On the other hand, commercial banks also set a rather high credit growth target for 2021. For example, OCB aims to increase loan rate by 5 percent in the first quarter of 2021 year-on-year, 25 percent of which is reserved for retail and manufacturing. Sacombank at the end of the first quarter also reached the 5.8 percent credit limit set by SBV.

Considering the situation, many experts believe the low credit score for stocks and real estate is due to strict limits set by SBV and not the lack of demand for loans.

Statistics showed that in reality, real estate credit is at some VND600,000 - 650,000 billion (US$26 – 28.2 billion), accounting for only 7 percent of Vietnam’s outstanding loans.

Plus, the Credit Department for Economic Sectors stated that 65 percent of the outstanding loans in the first quarter of 2021 is for buying housing and home repairs, which should be promoted for welfare purposes.
For instance, although property-related loans at the commercial bank OCB account for 30 percent of the bank’s outstanding loans, but only 1 percent is bad debts, said OCB’s general director.

From the perspective of real estate businesses, in order to control cash flows into the real estate sector, the government should monitor resources with unknown origin, while commercial banks should beware of real estate dealers looking to inflate land and house prices, said Chairman of the HCMC Real Estate Association.

Vietnam has potential to boost exports to US

Vietnam and the US have huge potential to boost cooperation in trade and supply chains after COVID-19 is brought under control, which opens up many opportunities for Vietnamese firms to increase exports to this major market.

Director of the Investment and Trade Promotion Centre of Ho Chi Minh City (ITPC) Nguyen Huu Tin said Vietnam and the US have enjoyed impressive strides forward in economic cooperative ties, with the US being Vietnam’s largest export market and Vietnam being the US’s 6th-largest importer.

According to Tin, Vietnam has affirmed its position as an important trade partner of the world’s largest economy.

Thanks to the good control of COVID-19 in Vietnam, Vietnamese firms have a huge advantage over foreign rivals struggling to fight the pandemic, he said, while suggesting that improving business and production capacity and capitalising on the US market will provide opportunities for Vietnam’s economy to develop further in the time to come.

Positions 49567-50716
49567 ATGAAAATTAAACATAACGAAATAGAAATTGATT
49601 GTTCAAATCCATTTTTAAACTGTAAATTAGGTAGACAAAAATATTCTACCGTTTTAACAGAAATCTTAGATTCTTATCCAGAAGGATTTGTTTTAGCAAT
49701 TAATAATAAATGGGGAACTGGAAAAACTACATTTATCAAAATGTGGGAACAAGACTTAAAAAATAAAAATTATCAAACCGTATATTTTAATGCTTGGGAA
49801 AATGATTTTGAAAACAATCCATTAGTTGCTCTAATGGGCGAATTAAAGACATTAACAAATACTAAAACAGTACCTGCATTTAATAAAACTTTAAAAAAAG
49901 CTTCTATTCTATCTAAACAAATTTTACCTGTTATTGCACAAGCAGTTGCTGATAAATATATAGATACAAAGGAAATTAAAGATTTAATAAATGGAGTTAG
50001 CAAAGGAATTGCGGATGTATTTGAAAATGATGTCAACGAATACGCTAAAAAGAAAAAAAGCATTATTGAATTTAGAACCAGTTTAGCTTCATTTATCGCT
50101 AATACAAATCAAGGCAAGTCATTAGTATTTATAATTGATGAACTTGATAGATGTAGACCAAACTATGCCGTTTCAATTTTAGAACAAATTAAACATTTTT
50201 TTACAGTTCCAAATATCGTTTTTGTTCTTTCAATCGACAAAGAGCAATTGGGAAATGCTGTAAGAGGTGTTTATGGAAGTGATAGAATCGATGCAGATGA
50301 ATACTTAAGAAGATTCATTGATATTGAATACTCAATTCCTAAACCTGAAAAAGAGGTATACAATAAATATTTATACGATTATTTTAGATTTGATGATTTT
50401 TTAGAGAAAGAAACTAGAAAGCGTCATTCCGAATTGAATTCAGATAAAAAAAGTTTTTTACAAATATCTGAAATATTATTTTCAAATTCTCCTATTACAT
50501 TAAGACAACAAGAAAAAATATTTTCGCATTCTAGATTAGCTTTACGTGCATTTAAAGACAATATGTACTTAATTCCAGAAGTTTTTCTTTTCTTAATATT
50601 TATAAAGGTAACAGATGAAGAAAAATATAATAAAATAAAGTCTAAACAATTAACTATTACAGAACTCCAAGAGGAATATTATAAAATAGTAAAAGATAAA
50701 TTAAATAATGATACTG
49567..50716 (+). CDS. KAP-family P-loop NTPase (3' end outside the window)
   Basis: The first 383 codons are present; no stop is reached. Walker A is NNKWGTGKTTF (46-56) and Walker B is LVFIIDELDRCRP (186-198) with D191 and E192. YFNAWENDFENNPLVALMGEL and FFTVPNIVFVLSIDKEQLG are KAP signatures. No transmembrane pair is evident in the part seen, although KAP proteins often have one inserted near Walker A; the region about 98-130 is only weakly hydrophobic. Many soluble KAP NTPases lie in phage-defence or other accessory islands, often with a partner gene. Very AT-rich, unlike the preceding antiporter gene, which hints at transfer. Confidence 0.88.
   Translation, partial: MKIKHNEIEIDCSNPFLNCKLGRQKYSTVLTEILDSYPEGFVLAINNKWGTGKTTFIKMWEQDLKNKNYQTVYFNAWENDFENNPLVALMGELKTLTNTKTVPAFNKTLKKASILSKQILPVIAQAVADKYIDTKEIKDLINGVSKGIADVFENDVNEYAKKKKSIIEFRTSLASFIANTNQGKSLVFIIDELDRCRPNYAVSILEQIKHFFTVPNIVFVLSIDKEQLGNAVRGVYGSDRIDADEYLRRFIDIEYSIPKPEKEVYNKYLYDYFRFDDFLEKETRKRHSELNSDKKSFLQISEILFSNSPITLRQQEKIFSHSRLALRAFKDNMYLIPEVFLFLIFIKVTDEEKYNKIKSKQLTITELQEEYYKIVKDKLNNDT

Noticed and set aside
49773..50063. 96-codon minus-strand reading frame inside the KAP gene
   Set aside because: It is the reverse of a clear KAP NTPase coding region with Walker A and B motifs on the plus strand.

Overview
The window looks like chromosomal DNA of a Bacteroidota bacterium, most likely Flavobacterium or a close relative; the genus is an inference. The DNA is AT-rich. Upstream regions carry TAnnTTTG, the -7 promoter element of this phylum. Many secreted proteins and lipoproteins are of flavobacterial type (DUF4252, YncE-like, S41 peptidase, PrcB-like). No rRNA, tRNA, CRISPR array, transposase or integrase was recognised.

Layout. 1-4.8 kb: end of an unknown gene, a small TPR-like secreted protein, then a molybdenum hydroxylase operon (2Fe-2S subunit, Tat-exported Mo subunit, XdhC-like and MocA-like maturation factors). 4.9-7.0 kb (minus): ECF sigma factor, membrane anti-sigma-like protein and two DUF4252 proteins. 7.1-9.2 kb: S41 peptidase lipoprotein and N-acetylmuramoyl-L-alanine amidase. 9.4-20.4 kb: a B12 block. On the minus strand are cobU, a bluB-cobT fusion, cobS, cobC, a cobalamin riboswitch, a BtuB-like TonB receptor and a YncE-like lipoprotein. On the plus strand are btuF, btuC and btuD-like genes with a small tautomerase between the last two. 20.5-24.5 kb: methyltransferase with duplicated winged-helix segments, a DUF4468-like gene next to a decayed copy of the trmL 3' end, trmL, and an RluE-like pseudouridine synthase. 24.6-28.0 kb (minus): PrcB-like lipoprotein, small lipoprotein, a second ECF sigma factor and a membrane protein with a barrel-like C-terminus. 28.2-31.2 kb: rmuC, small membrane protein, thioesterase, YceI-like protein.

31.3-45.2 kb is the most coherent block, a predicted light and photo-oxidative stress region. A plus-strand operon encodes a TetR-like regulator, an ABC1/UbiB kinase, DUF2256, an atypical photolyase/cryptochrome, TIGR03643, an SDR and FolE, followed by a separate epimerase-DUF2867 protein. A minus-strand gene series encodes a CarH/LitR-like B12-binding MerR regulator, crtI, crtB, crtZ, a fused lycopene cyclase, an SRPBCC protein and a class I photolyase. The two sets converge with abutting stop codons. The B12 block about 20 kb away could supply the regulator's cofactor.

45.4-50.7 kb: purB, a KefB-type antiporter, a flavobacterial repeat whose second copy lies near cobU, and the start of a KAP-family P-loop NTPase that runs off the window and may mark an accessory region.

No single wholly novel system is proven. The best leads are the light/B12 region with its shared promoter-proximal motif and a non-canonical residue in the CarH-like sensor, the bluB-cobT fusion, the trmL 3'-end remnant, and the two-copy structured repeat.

In the first quarter of this year, two-way trade between the two countries topped 25.9 billion USD, up 33.5 percent year-on-year, with Vietnam’s exports estimated at 22.2 billion USD.

The two governments and business communities have made efforts in the past to bolster cooperation in a practical fashion and based on the complementary nature of the two economies.

Experts said the US’s demand for high-quality Vietnamese products has been increasing due to changes in the global supply chain, and US firms sees Vietnam as a potential, safe investment destination post-pandemic.

They noted the complementary nature of the two economies, with Vietnam having good production capacity in the fields of agriculture, seafood, and wood processing, among others, while the US is the world’s leading materials supplier and has the strongest purchasing power.

However, they advised Vietnamese firms to select suitable measures to effectively access the US market, and strictly follow quality requirements of the US./.

First unlisted Vietnamese enterprise issues green bonds on int’l market 

Bonds issuance on the international market not only help firms diversify their capital mobilization channels, but also expand markets and further attract investment.